Project Story Outlines 1
Following on from the types of message project stories might have from my last post, I’ve decided to work them up into story outlines. The plan is that I’ll take the same setting for each story and show how they come out differently (assuming that they do).
I’ve decided to go for a four step story structure in each case.
Scene – Introduction to the setting and characters. Room for foreshadowing
Development – how events and characters developed over time
Crux – the exciting climax
Outcome – epilgoue/resolution.
I’ve also include a note on the events in the story and the specific message of the story (as well as the general message type) to try and highlight how what happens in a story is different to what the story is about.
In this post I’ll just be concentrating on those types with the Project Manager as the main character. Next post should be the ones with the organisation as main character.
Note: the following setting, project, people and organisation are all completely fictious. I’ve made an effort to try and make sure it doesn’t reflect any project I’ve ever been a part of, though, as many projects share similar issues, hopefully there should be some aspects that resonate.
The Townsville Software Co has decided to implement a new Customer Relationship Management System. Currently account managers manage contact with clients individually on a variety of systems and non-systems. This project involved a cross-department project team including, marketing, sales, IT, as well as a project manager and officer from the company’s project office. It was expected that an external system would be bought in, with bespoke modifications as necessary.
At the time the story is submitted, as part of the final report, the project is over deadline, has failed to deliver and the project team has disbanded.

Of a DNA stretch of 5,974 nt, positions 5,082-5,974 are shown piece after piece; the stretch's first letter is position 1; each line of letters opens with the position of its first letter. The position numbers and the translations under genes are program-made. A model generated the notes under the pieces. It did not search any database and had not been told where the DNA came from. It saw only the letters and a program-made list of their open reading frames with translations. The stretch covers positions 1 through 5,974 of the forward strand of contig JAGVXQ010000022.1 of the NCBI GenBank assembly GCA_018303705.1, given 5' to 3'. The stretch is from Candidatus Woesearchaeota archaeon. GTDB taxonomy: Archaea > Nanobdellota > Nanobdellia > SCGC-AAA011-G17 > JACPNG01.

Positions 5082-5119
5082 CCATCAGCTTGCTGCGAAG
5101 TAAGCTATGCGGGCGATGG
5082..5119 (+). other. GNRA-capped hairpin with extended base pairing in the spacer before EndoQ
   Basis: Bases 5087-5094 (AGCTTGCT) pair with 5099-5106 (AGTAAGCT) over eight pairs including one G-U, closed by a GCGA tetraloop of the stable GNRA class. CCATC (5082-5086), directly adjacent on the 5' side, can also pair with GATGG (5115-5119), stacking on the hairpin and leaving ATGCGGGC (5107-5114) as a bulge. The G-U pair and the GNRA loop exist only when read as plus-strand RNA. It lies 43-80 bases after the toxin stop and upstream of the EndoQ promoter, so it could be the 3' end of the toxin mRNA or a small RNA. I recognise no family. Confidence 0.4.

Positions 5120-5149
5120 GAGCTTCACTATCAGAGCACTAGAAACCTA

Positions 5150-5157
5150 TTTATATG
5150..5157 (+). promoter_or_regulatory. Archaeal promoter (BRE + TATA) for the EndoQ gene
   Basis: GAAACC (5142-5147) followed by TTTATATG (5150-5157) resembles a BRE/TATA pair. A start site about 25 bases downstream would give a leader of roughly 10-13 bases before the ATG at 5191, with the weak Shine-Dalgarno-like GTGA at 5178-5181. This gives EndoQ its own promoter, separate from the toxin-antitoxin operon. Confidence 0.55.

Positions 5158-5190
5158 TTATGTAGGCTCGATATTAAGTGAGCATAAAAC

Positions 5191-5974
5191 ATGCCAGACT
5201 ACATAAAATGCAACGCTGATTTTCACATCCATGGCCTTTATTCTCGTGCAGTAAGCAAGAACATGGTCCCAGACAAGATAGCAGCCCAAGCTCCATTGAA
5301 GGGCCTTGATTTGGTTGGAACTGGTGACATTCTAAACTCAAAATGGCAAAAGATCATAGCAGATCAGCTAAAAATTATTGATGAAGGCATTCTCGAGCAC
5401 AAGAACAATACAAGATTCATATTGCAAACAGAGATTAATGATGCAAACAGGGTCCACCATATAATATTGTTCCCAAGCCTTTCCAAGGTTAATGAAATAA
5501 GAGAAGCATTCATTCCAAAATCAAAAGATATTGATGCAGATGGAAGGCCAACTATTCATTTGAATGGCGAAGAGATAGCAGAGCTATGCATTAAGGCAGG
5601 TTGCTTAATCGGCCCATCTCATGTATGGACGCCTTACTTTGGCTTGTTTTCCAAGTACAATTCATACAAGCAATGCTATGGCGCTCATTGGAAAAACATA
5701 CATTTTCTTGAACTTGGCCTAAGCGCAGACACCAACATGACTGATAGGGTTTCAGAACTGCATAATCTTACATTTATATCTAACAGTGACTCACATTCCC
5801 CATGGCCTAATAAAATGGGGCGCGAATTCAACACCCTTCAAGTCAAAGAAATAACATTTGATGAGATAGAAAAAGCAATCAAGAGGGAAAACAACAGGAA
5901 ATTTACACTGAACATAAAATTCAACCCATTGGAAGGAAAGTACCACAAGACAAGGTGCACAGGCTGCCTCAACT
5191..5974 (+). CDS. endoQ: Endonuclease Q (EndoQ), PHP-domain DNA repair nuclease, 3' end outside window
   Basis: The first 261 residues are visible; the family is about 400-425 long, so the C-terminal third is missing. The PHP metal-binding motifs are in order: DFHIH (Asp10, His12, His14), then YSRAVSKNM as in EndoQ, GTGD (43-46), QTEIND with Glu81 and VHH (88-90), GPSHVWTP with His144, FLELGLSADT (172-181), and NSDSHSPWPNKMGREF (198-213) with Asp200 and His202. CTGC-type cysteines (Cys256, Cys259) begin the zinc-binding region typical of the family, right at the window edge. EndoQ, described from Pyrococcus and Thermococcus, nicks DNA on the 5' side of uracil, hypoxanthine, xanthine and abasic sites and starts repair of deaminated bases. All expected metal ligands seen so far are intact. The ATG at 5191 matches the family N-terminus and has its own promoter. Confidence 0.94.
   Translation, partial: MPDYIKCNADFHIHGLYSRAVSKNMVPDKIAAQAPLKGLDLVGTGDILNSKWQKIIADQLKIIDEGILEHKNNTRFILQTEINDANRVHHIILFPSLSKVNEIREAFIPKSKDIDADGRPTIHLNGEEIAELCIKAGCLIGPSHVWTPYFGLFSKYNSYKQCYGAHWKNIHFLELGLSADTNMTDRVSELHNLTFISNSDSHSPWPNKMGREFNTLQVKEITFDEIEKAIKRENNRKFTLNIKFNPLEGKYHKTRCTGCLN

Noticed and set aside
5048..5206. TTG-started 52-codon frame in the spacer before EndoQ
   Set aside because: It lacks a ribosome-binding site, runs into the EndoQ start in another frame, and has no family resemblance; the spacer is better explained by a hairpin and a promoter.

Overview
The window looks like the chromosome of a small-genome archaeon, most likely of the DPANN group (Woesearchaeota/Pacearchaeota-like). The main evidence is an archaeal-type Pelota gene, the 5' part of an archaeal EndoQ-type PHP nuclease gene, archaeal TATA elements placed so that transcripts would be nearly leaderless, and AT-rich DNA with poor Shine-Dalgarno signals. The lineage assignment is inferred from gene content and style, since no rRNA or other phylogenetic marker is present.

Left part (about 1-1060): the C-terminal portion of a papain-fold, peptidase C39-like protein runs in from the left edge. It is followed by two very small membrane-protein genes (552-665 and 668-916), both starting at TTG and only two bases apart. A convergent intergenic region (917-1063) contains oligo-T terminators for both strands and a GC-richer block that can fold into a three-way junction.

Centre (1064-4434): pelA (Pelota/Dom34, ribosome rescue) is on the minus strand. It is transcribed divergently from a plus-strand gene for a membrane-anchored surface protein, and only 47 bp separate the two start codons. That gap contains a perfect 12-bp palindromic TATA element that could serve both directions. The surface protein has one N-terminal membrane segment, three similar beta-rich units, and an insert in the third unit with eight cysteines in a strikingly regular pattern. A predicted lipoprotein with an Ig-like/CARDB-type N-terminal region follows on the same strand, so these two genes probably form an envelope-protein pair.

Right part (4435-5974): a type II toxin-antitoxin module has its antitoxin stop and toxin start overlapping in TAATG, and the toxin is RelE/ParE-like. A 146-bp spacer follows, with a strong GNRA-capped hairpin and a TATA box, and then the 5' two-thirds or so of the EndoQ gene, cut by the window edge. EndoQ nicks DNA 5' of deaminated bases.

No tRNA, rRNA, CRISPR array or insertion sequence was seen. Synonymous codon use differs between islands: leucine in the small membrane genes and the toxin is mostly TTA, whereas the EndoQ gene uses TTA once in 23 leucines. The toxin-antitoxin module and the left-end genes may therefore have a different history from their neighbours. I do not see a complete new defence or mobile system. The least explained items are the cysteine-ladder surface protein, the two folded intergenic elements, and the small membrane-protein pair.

Type: Full disclosure – what the PM took away from the project
Events – The so-called project team refused to do anything towards the project.
Message – this team/organisation can’t work together!
Scene – Introducing each of the team members and their hang ups/the roadblocks they bring from the very beginning. Also all the issues that were just mounding up waiting to happen.
Development – how it starts to go wrong: team members not showing up, not doing what they are asked, deliberately being argumentative and making things difficult. Also there technical issues, but the focus is on how impossible it was to get anything done.
Crux – Got ridiculously over deadline. Project meeting with only one project member aside from the PM meant time to call a halt to the project.
Outcome – This team cannot work together – PM gives up!
Type: Promotion of the Project Manager
Events – The PM tried to hold it together as long as possible and worked really hard.
Message – The PM is great even in adversity.
Scene – PM does as much as possible to get the project team together (light on the specifics of how they do this apart from sending reminder emails) and starts what bits they can on their own.
Development – PM continues to get no help from team. They try and try to get team together to no avail. They start to do what work they can themselves even though it’s not their job. Technical issues start to appear, but those were outside of the PMs remit.
Crux – PM tried did their best, but they are only one person and couldn’t keep up.
Outcome – PM has proved they are good at what they do so should continue to be put on to challenging projects.
Next post: How the organisation has changed, lessons learned and promotion of the project outputs.